Pontius Pilate, Postmodern American

April 10, 2014

Originally posted on Whosoever Desires:

Nathan’s post on Mel Gibson’s The Passion of the Christ last year generated a lot of discussion and ended with an intriguing question:  “Why does Pilate always get so much empathy from us?”

It would be easy, at this point, to start tossing around charges of anti-Semitism, charges which would allow us to feel a certain measure of moral superiority over those less enlightened than ourselves.  Then we could pray like the righteous Pharisee, “God, I thank thee that I am not like other men, extortioners, unjust, anti-Semites like Mel Gibson over there” (Lk 18:10).

Throwing around such charges is a way of doing precisely the same thing that blaming the Jews for the crucifixion once did:  deflecting guilt from ourselves.  I would suggest a far more troubling answer to the question, “Why do we empathize with Pilate?”

Because Pontius Pilate is the character in the Passion who is most…

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Some Sacramental Clarifications

April 5, 2014

● A funeral Mass is not celebrated as an honor, but as a mercy. A funeral Mass does not canonize, but offers Christ’s sacrifice for graces upon the deceased and the assembled mourners. “This saying is trustworthy and deserves full acceptance: Christ Jesus came into the world to save sinners.” (1 Timothy 1:15) If the deceased has been condemned, the offered funeral Mass will only help the family (perhaps to be converted and saved,) but if the departed is in purgatory, the Holy Mass is the greatest prayer we can offer on his or her behalf. Apart from notorious and unrepentant apostates, heretics, and schismatics, we want to error on the side of mercy, as we have been shown mercy.

● Though all should contribute to the work of the Church, no Catholic parish is a private club that requires up-to-date dues in order to be welcomed. All Catholics are members of the world-wide body of Christ—the Church.

● No one will be refused sacraments in our parish because of an inability to pay parish fees or stipends.

● Everyone is welcome at our parish Masses; however, those not in full communion with the Catholic Church, or those aware of having committed grave sin who have not obtained absolution in the sacrament of Confession, should not present themselves to receive the Holy Eucharist—these may receive a blessing instead by approaching with crossed arms.

● Any child, for whom there is a well-founded hope of being raised Catholic and whose guardians have completed a baptismal preparation program here or at another parish, may be baptized in our parish.

● If you have any additional sacramental questions regarding our parish community, please contact Father, your priest, directly.

The Next Life — Monday, 4th Week of Lent

March 31, 2014

Readings:  Isaiah 65:17-21, John 4:43-54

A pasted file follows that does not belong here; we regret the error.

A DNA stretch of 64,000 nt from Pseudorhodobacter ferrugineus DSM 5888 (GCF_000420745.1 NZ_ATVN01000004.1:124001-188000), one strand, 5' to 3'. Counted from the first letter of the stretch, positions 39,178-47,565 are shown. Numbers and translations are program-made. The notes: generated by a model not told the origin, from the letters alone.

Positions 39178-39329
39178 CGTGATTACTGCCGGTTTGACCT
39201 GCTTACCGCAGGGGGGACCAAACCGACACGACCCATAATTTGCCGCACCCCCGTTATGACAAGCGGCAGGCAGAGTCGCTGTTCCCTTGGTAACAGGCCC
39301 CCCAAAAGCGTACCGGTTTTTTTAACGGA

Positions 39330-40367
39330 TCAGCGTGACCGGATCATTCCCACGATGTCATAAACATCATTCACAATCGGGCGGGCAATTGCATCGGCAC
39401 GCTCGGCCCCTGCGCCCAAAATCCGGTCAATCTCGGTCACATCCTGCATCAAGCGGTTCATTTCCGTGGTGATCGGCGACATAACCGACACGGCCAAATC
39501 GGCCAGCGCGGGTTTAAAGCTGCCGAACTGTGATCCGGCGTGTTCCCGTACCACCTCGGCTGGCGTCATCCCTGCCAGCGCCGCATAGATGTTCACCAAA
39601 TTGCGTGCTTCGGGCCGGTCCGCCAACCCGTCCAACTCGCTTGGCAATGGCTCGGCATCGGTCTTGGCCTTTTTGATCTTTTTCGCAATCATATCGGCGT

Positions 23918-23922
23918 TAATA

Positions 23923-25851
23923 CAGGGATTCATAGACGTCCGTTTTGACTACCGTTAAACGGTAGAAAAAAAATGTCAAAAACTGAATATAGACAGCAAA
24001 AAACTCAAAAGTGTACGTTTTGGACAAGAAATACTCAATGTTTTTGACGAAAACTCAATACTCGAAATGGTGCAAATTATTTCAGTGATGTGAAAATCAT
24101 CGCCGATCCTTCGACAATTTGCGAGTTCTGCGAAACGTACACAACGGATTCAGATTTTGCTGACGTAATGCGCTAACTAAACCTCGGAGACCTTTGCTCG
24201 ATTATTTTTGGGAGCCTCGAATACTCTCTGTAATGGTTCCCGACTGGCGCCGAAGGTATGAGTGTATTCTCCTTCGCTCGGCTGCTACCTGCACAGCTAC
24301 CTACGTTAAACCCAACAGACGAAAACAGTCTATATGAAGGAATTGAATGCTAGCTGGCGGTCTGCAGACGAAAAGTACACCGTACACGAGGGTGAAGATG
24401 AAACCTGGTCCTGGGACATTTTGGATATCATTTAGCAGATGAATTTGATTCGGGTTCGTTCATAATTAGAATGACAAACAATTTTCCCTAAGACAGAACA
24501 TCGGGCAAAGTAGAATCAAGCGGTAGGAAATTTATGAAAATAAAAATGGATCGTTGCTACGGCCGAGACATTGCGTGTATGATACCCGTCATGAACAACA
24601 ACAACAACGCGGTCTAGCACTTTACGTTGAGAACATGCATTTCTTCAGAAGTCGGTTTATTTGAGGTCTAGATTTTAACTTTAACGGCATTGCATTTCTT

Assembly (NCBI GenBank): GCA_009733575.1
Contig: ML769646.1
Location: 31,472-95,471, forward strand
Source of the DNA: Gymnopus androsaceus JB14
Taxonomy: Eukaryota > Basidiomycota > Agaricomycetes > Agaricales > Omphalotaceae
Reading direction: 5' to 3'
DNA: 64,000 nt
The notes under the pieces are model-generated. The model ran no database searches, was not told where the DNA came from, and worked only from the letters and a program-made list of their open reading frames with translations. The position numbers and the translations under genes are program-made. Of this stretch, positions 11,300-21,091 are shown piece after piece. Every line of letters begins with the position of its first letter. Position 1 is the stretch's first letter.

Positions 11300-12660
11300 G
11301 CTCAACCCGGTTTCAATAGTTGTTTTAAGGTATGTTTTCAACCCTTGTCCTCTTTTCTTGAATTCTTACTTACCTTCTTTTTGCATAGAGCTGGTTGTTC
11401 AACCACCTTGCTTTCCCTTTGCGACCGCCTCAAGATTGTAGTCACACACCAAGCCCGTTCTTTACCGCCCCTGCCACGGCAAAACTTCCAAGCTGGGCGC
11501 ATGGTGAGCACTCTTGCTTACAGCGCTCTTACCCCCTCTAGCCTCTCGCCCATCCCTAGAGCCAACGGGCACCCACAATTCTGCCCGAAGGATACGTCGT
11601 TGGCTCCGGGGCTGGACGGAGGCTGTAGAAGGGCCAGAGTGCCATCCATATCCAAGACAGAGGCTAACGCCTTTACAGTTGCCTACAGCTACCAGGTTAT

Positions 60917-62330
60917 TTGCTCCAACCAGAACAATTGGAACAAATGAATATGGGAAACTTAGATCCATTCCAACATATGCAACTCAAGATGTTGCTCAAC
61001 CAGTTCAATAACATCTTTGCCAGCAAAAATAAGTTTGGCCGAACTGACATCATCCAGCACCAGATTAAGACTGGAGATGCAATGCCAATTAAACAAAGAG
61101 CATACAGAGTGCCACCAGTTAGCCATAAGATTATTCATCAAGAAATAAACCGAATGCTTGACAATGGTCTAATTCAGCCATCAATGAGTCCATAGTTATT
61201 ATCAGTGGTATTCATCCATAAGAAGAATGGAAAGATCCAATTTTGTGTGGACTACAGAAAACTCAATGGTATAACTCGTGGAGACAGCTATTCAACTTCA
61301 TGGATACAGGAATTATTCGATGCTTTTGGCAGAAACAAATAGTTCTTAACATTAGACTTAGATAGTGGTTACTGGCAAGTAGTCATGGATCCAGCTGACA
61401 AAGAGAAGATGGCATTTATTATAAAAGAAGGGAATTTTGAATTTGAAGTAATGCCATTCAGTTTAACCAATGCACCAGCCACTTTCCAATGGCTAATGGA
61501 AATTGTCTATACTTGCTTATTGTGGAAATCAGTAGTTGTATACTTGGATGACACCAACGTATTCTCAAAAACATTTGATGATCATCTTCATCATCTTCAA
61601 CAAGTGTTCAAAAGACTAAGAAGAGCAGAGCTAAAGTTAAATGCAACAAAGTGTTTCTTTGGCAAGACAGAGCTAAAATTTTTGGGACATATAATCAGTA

Thus says the LORD: Lo, I am about to create new heavens and a new earth; The things of the past shall not be remembered or come to mind. Instead, there shall always be rejoicing and happiness in what I create; For I create Jerusalem to be a joy and its people to be a delight; I will rejoice in Jerusalem and exult in my people. No longer shall the sound of weeping be heard there, or the sound of crying; No longer shall there be in it an infant who lives but a few days, or an old man who does not round out his full lifetime; He dies a mere youth who reaches but a hundred years, and he who fails of a hundred shall be thought accursed. They shall live in the houses they build, and eat the fruit of the vineyards they plant.

What are we to make of this first reading of Isaiah? Has it been fulfilled in the two-dozen centuries since it was written? Clearly not, though just a few generations from now, because of medical and technological advances, people may be living up to 125 or 150 years on a regular basis. Yet what advantage does someone who dies at 150 without God have over someone who dies at 75? And even in a future with longevity and prosperity, there will still be weeping and crying.

I think the Lord gave this vision of a new heavens and a new earth in ancient times to help his people hope in something tangible and relatable: “What is eternal life? Would I really want that? Living a very long life without sadness would be something I’d desire.” In the new heavens and earth after Jesus’ return in glory there will be complete happiness and no death at all (Revelation 21:4.) We should imagine what that will be like; an intimate community of friends, conversation and feasting, sports and play, singing and dancing, and joyful worship; while at the same time realizing that our experience of the next life will surpass all of these earthly things as we know them.

The Stations of the Cross

March 29, 2014

Christ Carrying the Cross by El Greco, 1580.1. Pilate Condemns Jesus to Death
– Jesus stood his ground, with neither fight nor flight
– Pilate only pities and does not protect the innocent
– Holiness is not admired by all, and often condemned

2. Jesus Carries his Cross
– The Good Shepherd takes his staff to seek lost sheep
– Your unique cross is designed and meant for you

3. Jesus Falls the First Time
– When you fall, get back up
– To recreate man God goes down to earth’s dust again

4. Jesus Meets his Mother
– Saints may suffer more than most, but are rewarded
– God gives us people to help us through our trials

5. Simon of Cyrene Helps Jesus Carry the Cross